- Tim Madril (Tucson)
- Amanda Mollindo (Phoenix)
- Delisa Myles (Prescott)
- Kate Saunders (Phoenix)
After reviewing and scoring applications individually, the panelists convened online for a public meeting on November 19, 2021, to discuss top-scoring applications and make recommendations for funding. Ben Baer, a Governor-appointed Commissioner of the Arizona Commission on the Arts, acted as the panel chair, overseeing the process without participating in the review.
At their quarterly board meeting on December 2, 2021, the Arts Commission’s Governor-appointed board of commissioners approved the panel’s recommendations for funding.
2022 Research & Development Grant Recipients
Biographies and project descriptions for each grantee can be found below:
Nanibaa Beck will conduct interviews with 20 fellow Indigenous female metalsmiths across North America. The interviews will inform the writing of a book-length manuscript, tentatively titled Reciprocity, Memory, and Makers, which the artist describes as “an empowering look of how we learned this craft and what drives our passion.”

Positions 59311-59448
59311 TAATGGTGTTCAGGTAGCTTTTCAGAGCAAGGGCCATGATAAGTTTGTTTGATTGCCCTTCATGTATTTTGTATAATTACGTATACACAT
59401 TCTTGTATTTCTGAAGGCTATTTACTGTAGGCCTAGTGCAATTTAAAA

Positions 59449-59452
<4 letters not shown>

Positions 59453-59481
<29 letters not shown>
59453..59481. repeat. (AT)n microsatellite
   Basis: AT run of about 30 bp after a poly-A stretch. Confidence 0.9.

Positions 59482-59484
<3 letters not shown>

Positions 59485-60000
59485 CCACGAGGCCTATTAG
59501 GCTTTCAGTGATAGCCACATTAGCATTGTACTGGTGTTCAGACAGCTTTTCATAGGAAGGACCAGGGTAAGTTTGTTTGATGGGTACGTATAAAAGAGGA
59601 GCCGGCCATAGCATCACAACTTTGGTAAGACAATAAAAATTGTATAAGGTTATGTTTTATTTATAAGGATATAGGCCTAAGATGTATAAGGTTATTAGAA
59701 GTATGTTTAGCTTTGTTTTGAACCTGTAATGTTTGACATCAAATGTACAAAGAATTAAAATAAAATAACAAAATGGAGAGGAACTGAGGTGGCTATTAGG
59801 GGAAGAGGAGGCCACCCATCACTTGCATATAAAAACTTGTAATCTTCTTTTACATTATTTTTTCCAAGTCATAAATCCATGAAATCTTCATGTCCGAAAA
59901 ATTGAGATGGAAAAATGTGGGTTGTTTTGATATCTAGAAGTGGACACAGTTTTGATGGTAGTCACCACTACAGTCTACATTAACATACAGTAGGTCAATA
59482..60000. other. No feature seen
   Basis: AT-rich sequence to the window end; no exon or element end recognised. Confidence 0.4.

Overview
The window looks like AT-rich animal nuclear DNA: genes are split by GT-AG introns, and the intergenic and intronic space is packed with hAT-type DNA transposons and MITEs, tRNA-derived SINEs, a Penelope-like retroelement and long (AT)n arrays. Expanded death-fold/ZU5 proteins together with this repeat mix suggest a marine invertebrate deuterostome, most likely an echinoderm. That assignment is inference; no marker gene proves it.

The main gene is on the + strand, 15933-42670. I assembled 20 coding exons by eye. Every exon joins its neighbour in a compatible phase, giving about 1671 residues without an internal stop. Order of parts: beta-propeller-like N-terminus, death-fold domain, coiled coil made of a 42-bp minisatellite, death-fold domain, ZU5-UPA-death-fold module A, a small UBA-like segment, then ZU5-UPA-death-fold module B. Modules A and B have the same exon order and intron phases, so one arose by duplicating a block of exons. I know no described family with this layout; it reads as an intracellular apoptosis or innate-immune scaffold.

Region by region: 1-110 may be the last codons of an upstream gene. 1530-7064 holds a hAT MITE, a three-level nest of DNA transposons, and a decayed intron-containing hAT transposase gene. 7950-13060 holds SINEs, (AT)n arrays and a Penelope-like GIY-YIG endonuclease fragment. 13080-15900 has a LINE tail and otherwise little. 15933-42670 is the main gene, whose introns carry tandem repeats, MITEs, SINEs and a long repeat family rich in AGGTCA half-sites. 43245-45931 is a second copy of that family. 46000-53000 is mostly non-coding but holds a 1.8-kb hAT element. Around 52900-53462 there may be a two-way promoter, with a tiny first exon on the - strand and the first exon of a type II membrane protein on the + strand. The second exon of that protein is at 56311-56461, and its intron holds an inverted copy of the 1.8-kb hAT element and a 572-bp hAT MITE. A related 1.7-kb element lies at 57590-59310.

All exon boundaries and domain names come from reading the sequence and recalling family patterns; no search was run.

Nanibaa Beck is a 2nd generation Diné (Navajo) jeweler. At 13, she became an assistant to her father, Victor Beck, Sr. Being intricately connected to the creation process motivated Nanibaa to become more knowledgeable about the multifaceted areas surrounding Native American Art. During her academic years, she studied anthropology and museum studies. Her background includes fellowships with renowned museums including the National Museum of the American Indian, Peabody Essex Museum, and the Heard Museum. Beck founded NotAbove in 2013 with the creation of the minimalist hand-sawn Language Collection and its focus on native indigenous languages. It was the beginning of the thoughtful and intentional handmade creations that connect to her Diné culture and creative community. Today, NotAbove is a reflection of vibrant Native creative expressions and the growth of an Diné ‘Asdzáá (woman) as a metalsmith. She continues to grow in her work today. She received the First People Fund Artist In Business Leadership Fellowship and the School of American Research’s Ronald & Susan Dubin Native Artist Fellowship and Artist in Residency in 2018. Currently, she is creating new work for the Chicago’s Field Museum and their reopening of the Native American Hall in May 2022.